A bad trainer is one who cannot or will not allow you to understand what it is you're doing and WHY - they treat you like a robot and say 'do this' 'do that' 'do this' with never a word of why, how, because.....and you find yourself leaving a lesson feeling like you know less then what you arrived with....they're the ones who hold their bag of secrets close to their chest.....students of these kind of trainers find themselves so dependent on their trainer that they become incapacitated if they are left to their own devices.....
    I had a few like this before moving to Florida. They just blandly stated without reason, and being novice, I didn't even understand enough to do what they said properly. They weren't really 'bad', but I could have done better with some explanation on what the heck I was doing and trying to accomplish.

    Now I've got an awesome trainer. This guy explains everything.. To the point of dancing/cantering/trotting/leg yielding to help me get a visual. While, sometimes, explaining doesn't help if you still suck at teaching.. I've found that if the trainer is good at what they do, it is quite helpful! (And amusing when he canters up to jumps to emphasize his point)
         
        07-04-2013, 09:43 PM
      #17
    Foal
    Quote:
    Originally Posted by Liver    
    I had a few like this before moving to Florida. They just blandly stated without reason, and being novice, I didn't even understand enough to do what they said properly. They weren't really 'bad', but I could have done better with some explanation on what the heck I was doing and trying to accomplish.

    Now I've got an awesome trainer. This guy explains everything.. To the point of dancing/cantering/trotting/leg yielding to help me get a visual. While, sometimes, explaining doesn't help if you still suck at teaching.. I've found that if the trainer is good at what they do, it is quite helpful! (And amusing when he canters up to jumps to emphasize his point)
    For a while I thought my own original trainer that I loved so much was not explaining in words like other trainers, but it dawned on me that the guy would explain it to me over the course of multiple lessons, and it was darn appropriate when you think that I was there at the time just to hobby ride on HIS horses and he basically had the right to direct me, I felt more privileged to be there and had a Yes Sir manner that would probably have gotten me eaten alive if I went to one of those crappy money-lord trainers. I just didn't learn by words, but he was always good with telling me something if I asked about it. He wasn't grooming me for show, he just wanted me to ride correctly.

    He would talk to me of course, but he would more often wiggle and move around to show the point, put me in position, get on the horse himself for a moment, and ask a nearby rider to be the model. No point in standing there and repeating the same lecture over and over every time, so he'd tell me in detail sometimes, the rest of the time encourage me to find the feel myself and give me needed reminders. His voice still echoes in my head... "Fiiiiiind your seat. Keep your eyes up. Don't let your hands/legs move around. Look where you want to go. Start turning before you get there (this is a big animal, you can't turn when you're already there). Stick her to the fence---don't take the fence home."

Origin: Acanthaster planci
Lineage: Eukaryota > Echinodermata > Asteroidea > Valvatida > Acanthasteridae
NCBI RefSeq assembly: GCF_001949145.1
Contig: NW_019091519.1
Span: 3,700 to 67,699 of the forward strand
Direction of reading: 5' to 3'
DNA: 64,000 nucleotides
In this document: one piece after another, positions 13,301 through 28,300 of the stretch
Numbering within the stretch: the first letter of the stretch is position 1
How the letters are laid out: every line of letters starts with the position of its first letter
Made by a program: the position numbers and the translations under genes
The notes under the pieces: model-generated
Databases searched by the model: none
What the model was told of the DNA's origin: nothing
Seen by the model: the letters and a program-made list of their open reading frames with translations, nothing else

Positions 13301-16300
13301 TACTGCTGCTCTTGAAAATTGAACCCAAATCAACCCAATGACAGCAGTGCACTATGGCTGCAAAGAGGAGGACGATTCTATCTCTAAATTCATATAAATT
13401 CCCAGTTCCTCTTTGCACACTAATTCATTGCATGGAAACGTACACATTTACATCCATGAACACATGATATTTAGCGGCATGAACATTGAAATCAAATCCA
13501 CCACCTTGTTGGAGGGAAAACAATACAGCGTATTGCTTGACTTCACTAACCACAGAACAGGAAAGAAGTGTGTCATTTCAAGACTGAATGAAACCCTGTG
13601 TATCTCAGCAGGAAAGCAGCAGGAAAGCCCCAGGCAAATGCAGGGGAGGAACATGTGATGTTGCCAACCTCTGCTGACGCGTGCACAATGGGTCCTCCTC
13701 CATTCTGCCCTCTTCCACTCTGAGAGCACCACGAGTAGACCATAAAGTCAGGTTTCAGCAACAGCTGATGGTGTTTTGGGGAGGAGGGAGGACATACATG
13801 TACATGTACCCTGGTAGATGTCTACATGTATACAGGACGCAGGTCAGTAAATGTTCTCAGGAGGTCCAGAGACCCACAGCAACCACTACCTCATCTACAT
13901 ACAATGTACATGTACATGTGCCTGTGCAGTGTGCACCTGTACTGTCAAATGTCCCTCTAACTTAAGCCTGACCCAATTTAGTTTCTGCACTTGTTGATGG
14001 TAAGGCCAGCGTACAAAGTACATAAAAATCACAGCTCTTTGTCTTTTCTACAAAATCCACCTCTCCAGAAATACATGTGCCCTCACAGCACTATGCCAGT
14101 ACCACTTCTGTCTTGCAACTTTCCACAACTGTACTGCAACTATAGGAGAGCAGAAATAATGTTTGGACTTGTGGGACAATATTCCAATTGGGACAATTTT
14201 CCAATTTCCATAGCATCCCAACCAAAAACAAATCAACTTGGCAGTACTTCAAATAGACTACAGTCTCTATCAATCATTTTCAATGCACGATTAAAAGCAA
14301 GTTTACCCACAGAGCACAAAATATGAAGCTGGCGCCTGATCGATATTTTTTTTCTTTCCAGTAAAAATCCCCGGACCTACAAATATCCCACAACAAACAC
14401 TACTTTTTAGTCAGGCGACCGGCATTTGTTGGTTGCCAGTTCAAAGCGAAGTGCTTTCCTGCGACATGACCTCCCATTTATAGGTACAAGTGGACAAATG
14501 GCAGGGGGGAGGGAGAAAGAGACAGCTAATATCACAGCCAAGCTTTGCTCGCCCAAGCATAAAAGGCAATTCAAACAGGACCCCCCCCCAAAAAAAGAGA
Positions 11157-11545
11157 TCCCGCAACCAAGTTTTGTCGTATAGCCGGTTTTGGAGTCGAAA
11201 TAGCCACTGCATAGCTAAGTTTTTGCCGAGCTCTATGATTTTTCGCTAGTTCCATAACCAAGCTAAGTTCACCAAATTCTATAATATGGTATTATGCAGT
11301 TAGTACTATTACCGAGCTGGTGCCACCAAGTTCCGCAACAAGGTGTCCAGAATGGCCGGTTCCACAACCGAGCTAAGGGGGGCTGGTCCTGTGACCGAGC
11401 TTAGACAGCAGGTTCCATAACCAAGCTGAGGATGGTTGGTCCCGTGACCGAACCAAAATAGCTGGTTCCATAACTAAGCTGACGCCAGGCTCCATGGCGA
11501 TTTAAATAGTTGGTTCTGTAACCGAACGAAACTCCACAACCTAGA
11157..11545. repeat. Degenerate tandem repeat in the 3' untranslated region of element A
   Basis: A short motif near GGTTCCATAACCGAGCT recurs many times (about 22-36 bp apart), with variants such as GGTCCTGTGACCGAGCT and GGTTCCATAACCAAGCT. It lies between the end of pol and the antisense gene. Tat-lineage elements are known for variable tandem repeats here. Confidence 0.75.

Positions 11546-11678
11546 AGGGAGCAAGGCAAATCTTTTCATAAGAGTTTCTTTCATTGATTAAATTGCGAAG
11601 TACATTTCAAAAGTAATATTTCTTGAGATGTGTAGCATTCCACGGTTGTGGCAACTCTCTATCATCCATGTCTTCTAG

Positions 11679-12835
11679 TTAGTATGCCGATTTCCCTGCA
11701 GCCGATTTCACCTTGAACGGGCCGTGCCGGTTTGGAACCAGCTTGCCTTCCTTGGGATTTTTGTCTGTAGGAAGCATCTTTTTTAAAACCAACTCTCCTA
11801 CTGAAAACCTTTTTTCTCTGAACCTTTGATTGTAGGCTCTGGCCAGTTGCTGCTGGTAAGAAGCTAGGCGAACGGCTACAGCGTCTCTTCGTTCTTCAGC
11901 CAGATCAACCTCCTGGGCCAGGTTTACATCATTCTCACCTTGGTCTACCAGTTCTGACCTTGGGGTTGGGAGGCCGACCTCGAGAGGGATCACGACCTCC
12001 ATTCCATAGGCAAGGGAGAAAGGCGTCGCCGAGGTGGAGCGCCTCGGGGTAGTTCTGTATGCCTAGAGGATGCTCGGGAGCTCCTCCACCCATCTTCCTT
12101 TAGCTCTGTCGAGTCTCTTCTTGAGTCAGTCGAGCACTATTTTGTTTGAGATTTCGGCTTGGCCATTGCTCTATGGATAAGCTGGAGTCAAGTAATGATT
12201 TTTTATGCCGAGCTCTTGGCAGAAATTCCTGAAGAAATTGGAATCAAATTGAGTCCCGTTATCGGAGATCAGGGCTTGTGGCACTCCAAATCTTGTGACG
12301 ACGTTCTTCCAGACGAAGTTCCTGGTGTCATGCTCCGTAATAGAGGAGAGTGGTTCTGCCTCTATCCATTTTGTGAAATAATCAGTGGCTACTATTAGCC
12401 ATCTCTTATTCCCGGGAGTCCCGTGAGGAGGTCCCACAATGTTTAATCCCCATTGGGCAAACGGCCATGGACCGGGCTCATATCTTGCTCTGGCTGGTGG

Some people say he's a man of few words. No, I think he's a man who doesn't repeat himself in full speech all the time.
         
        07-05-2013, 11:56 AM
      #18
    Yearling
    I took lessons for 8 to 10 years with one woman, I learned to sit a buck, or rear. Deal with a biting, knee rubbing, leaning on your hands horse. But I didn't learn that you shouldn't direct rein in a curb bit, what was appropriate contact, to canter outside of the edge of the arena, how to put on a bridle right, and a lot of other little things.

    It annoys me to know end that she has over 20 little girls learning to ride, extremely poorly. She give them a confidence that they are great riders, but when they ever get a chance to ride some where else, maybe they'll realize how danagerous some of those things she is teaching them is. One girl thinks she has the right to train and ride anyone's horses, her head is so in the clouds she is completely unaware to of that is really going on, just because the horse doesn't buck you off, doesn't mean your a horse's gift from God!

    I rode with a another woman for 6 months and learned a lot more than the 8 years with the other. I could post, had control at the canter, what a half halt was, felt real collection is, how to use my legs right for different cues, even started small x rails.

    Still pinch my knees, hands to low, arms to straight, and look down to much. But it is taking time, but as of three years ago I haven't had a lesson so I rely on taking videos/photos and looking to improve.
         
        07-05-2013, 01:03 PM
      #19
    Foal
    When I started reading this thread, I was wondering, how do I know if my trainer is as good as I think she is? I have witnessed other trainers in action, but I've never taken a lesson with anyone else. She is kind and patient with people and animals and has never put me in a situation where I felt unsafe or unable to do what was asked of me, but does that mean she's a good trainer? By the time I finished this thread, it was confirmed that, yes, she is a great trainer. It is likely at some point I will ride with another trainer, somewhere, for some reason, and I'm thankful she has given me such a solid foundation.
         
        07-05-2013, 06:23 PM
      #20
    Yearling
    All trainers are different and their students are going to ride a little differently. You absolutely should ride with different trainers and the more you ride with, the more 'correct' you will develop. Even a bad trainer can teach you something :)
    PinkStella likes this.